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Gabby Petito Wasn't Crazy

Photo: Instagram
Gabby Petito and Brian Laundrie

“She’s just crazy,” Brian Laundrie told officers with a chuckle, while they questioned him and attempted to sort out the couple’s dispute.

“Crazy” huh?

“Crazy” because she’s extremely emotional in the back of a patrol car, trying to answer their questions, all the while covering for you so that you don’t get cited, charged with domestic assault, or spend the night in jail.

“Crazy” because you jokingly called her that and have now planted the seed in officers/viewers' minds wondering if perhaps she is “crazy,” all the while you get to play the part of the poor, patient partner who must deal with such an irrational person.

“Crazy” because she takes all the blame for what happened that morning, despite being slapped by you (according to a witness), and somehow convinces herself that it truly is all her fault.

“Crazy” because she feels immense guilt and is profusely apologizing for making you upset, or walking on eggshells, just to prevent you from having another outbreak.

“Crazy” because she is visibly traumatized, terrified and expresses fear of you locking her out of her van, driving off, and leaving her abandoned outside in 100-degree weather.

“Crazy” because her body language during the questioning by police is of someone who is stuck in a hopeless cycle, living with fear and anxiety, while you are relaxed, cracking jokes, attempting to charm the officers, and laughing without much concern.

“Crazy” because she has developed major anxiety over the course of your relationship, and any time she cries or gets emotional, you mention that you try to distance yourself from her instead of offering comfort and love.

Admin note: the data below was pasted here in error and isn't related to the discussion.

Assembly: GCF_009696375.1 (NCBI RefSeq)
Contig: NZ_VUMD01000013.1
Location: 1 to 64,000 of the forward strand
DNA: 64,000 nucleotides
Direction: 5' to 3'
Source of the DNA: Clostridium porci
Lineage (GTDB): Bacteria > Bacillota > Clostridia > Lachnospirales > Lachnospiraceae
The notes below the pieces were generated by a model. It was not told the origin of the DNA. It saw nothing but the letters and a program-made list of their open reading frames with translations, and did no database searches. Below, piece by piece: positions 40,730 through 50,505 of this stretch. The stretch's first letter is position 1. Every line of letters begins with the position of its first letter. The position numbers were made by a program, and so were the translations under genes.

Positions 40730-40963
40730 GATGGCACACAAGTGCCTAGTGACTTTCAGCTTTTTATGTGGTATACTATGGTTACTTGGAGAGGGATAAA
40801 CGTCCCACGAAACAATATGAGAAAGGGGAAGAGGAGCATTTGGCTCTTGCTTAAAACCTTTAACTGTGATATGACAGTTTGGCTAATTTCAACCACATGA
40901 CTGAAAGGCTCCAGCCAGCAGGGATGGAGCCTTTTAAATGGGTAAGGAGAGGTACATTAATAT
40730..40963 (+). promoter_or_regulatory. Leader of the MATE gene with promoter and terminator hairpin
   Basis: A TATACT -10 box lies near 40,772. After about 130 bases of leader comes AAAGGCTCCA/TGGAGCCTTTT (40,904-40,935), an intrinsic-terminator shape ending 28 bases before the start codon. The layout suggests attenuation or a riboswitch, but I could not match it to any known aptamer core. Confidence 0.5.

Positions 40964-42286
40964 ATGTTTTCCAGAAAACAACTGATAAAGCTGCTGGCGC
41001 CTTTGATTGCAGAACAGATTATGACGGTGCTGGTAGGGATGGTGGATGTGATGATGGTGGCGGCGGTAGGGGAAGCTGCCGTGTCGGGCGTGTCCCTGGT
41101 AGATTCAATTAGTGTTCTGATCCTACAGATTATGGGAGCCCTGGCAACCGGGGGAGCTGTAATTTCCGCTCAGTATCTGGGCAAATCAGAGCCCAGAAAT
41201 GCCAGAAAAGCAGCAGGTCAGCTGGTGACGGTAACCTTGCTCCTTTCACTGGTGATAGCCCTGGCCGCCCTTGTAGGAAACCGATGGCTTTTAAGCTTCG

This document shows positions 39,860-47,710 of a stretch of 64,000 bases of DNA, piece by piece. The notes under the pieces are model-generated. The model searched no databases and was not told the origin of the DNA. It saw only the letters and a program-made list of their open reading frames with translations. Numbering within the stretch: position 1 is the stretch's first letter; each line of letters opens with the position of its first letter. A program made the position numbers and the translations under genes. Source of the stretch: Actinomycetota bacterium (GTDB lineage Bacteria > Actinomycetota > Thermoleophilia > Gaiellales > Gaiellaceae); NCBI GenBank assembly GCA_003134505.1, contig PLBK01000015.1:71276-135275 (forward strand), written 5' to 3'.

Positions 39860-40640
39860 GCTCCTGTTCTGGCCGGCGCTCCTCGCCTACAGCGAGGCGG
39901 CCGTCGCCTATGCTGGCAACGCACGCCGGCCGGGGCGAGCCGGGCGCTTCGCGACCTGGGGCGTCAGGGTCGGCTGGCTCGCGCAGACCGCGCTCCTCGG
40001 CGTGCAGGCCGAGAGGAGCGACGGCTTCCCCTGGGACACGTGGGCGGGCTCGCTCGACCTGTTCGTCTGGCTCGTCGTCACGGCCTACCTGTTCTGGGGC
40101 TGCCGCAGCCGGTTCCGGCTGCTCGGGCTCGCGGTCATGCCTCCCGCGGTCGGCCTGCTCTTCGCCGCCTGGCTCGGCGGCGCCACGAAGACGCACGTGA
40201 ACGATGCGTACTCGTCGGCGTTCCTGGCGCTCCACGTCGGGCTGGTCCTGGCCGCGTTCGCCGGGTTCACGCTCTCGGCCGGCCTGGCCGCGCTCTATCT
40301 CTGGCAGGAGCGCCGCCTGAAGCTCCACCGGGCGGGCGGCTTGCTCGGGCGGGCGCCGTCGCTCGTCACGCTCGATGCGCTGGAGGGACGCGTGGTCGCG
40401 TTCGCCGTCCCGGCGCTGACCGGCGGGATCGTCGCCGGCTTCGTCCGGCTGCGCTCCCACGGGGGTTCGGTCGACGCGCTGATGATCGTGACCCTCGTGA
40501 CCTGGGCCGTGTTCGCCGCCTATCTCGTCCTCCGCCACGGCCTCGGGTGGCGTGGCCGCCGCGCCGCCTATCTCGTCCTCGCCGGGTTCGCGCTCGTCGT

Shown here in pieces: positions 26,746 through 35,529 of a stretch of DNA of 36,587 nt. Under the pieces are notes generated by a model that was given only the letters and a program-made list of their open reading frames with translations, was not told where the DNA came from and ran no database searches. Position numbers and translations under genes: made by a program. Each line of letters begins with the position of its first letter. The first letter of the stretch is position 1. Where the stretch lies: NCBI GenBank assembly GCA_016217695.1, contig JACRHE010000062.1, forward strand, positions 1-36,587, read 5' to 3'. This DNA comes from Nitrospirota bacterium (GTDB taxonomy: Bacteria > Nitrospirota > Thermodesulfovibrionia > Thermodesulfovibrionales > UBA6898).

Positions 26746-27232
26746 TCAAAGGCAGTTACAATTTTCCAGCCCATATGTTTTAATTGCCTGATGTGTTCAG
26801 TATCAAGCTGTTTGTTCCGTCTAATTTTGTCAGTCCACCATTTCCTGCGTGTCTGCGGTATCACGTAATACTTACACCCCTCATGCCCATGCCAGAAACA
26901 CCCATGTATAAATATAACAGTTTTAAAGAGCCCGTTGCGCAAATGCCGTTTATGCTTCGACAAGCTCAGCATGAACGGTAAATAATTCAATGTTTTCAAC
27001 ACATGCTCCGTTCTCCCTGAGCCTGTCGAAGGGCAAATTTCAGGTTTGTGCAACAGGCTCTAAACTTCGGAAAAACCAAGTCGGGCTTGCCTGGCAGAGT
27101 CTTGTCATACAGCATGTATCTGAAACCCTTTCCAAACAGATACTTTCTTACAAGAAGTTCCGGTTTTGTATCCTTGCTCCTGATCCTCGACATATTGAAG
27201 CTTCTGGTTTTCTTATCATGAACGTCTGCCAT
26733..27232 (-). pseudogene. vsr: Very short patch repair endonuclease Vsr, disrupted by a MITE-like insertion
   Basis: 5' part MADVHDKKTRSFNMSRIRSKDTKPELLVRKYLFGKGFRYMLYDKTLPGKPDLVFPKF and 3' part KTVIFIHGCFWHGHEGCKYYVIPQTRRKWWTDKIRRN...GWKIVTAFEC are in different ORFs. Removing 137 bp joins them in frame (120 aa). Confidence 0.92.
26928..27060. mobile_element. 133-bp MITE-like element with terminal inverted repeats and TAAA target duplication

“Crazy” because she has goals of pursuing her own dreams of being a successful blogger, and all she hears is your voice telling her “That she really can’t do any of it.”

RELATED: Coroner Slips Up And Hints That Gabby Petito’s Homicide May Be A Result Of Domestic Violence

Gabby Petito’s case brings light and renews much-needed attention to the issue of domestic violence.

Across the world, an average of 137 women dies by the hand of their abuser EVERY DAY.

Further scarier statistics mention that a woman is beaten nearly every 9 seconds.

A lot of domestic violence happens behind closed doors. It’s not always the physical abuse that you can see (bruises/etc), but it can come in the forms of manipulation and gaslighting.

Years of emotional, sexual, or verbal abuse, can escalate to the point where the victim no longer trusts their own judgment and has come to terms with their daily life being the “norm.”

It is important for an outsider to see the signs, and it can be very difficult to spot as they are sometimes subtle.

Domestic violence can appear in the form of financial abuse where the victim is convinced to quit their job, hence no longer having control over any finances, which will make it extremely difficult to leave their situation.

The abuser may also take on loans or credit cards in the victim’s name and damage their credit score.

Domestic violence can appear in the form of the abuser eliminating a family vehicle, leaving only one for themselves, and now the abuser can control what the partner does and where they go.